Cleveland’s Gay Games brings potential summer internships


Steve Sokany is a board member and planner of Kent’s State’s participation in the Gay Games. The Gay Games are a popular annual event that is taking place in Cleveland Aug. 9-16.

Kara Taylor

Kent State is partnering with the Cleveland Foundation and the Gay Games to provide internship and volunteer opportunities for students this summer.

Stephen Sokany, senior associate vice president of institutional advancement, is the co-chair for Gay Games 9 and is working with fellow board members of the Gay Games to increase Kent State’s involvement in the Gay Games. He said the board is looking for 3,500 to 4,000 volunteers to help orchestrate events Aug. 9 to Aug. 16.

“We have a volunteer services coordinator who is visiting campus to interview students for internship opportunities that will expand across majors such as hospitality management, sports administration, communications, public relations and business,” Sokany said.

With the Gay Games taking place in Cleveland, Sokany believes that as a campus, Kent State has the chance to take part in history by participating in a world-renowned event.

“The Gay Games is the largest amateur sporting event in the world in 2014, and we are expecting thousands of participants”,Sokany said. “We have registrants from 28 countries and 48 states with 35 different sports and cultural events.”

According to the Cleveland Foundation and Gay Games website, the games waere created by Tom Waddell, a gay Olympic athlete. The first Gay Games was held in San Diego in 1982. The event has more sporting events than the 2014 Sochi Olympics.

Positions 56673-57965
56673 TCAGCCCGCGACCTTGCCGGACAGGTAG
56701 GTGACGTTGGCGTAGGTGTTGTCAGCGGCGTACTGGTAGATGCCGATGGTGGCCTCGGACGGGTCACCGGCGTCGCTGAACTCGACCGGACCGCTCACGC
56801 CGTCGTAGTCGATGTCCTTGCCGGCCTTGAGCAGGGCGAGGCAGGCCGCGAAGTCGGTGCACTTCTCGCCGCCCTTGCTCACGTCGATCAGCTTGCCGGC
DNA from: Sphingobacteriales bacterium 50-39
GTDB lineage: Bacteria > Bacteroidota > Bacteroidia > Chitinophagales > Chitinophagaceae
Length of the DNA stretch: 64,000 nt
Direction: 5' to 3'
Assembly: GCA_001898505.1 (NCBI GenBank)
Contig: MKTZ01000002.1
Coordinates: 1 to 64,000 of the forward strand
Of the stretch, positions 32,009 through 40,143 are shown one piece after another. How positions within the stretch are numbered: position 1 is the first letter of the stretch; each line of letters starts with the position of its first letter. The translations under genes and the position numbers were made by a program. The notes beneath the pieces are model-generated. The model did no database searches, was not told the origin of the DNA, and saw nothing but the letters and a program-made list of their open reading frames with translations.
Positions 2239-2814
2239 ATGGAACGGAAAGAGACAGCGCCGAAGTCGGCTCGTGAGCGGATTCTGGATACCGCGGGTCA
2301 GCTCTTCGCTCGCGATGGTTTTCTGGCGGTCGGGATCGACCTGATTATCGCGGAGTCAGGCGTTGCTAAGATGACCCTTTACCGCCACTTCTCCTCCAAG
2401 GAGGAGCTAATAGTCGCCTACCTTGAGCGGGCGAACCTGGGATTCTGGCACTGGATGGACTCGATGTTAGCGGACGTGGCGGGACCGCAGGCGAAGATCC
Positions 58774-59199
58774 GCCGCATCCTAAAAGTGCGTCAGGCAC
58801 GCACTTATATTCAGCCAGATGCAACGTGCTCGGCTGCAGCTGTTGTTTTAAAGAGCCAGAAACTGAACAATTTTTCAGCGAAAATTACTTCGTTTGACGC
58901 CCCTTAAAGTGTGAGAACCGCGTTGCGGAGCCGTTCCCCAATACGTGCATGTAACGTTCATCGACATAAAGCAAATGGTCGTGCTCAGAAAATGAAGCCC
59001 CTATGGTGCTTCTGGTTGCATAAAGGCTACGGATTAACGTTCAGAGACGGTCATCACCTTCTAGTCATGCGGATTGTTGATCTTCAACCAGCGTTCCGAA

Brian Wakely, a senior marketing major with a minor in LGBTQ studies, is volunteering with the Gay Games for summer 2014 this semester as an intern for the Akron Taskforce and culture and outreach subcommittees.

“My favorite experience while volunteering would have been this past October for the Annual General Assembly for the Federation of Gay Games in Cleveland,” Wakely said. “It was a chance to meet people from all over the world and hear about their involvements with the games over the years.”

Sokany said he hopes that students will be widely involved in the development of the Gay Games for the opportunity it presents.

“We want to show the world and participants that we are capable of accommodating such a big event,” Sokany said. “Hopefully, this will change some views people have on this area in terms of supporting the LGBTQ community.”

 The Gay Games have taken place in a number of locations including Chicago, San Diego and New York City. The games have also been hosted by international locations such as Sydney, Australia; Amsterdam; Cologne, Germany; and Canada.

“Ohio hosting the games really shows a shift in the political views,” PRIDE! Kent president Brandon Stephens said. “All of Ohio is going to see gay athletes and supporters of the community join to host and compete in this event together.”

Stephens believes there is a stigma that exists in athletics across the nation against LGBTQ students.

“The Gay Games afford the LGBTQ community to express themselves in ways that society feels is inappropriate,” Stephens said.

Wakely said the games give hope that the global community will one day be able to move past its various prejudices and move towards a better future not only for the LGBTQ community but society as a whole.

 “Many people ask why do we even need a Gay Games, and I think Russia’s stance on homosexuality in the Olympics is a perfect example of why athletes in the LGBTQ community need their own sporting events,” Sokany said.

Contact Kara Taylor at [email protected].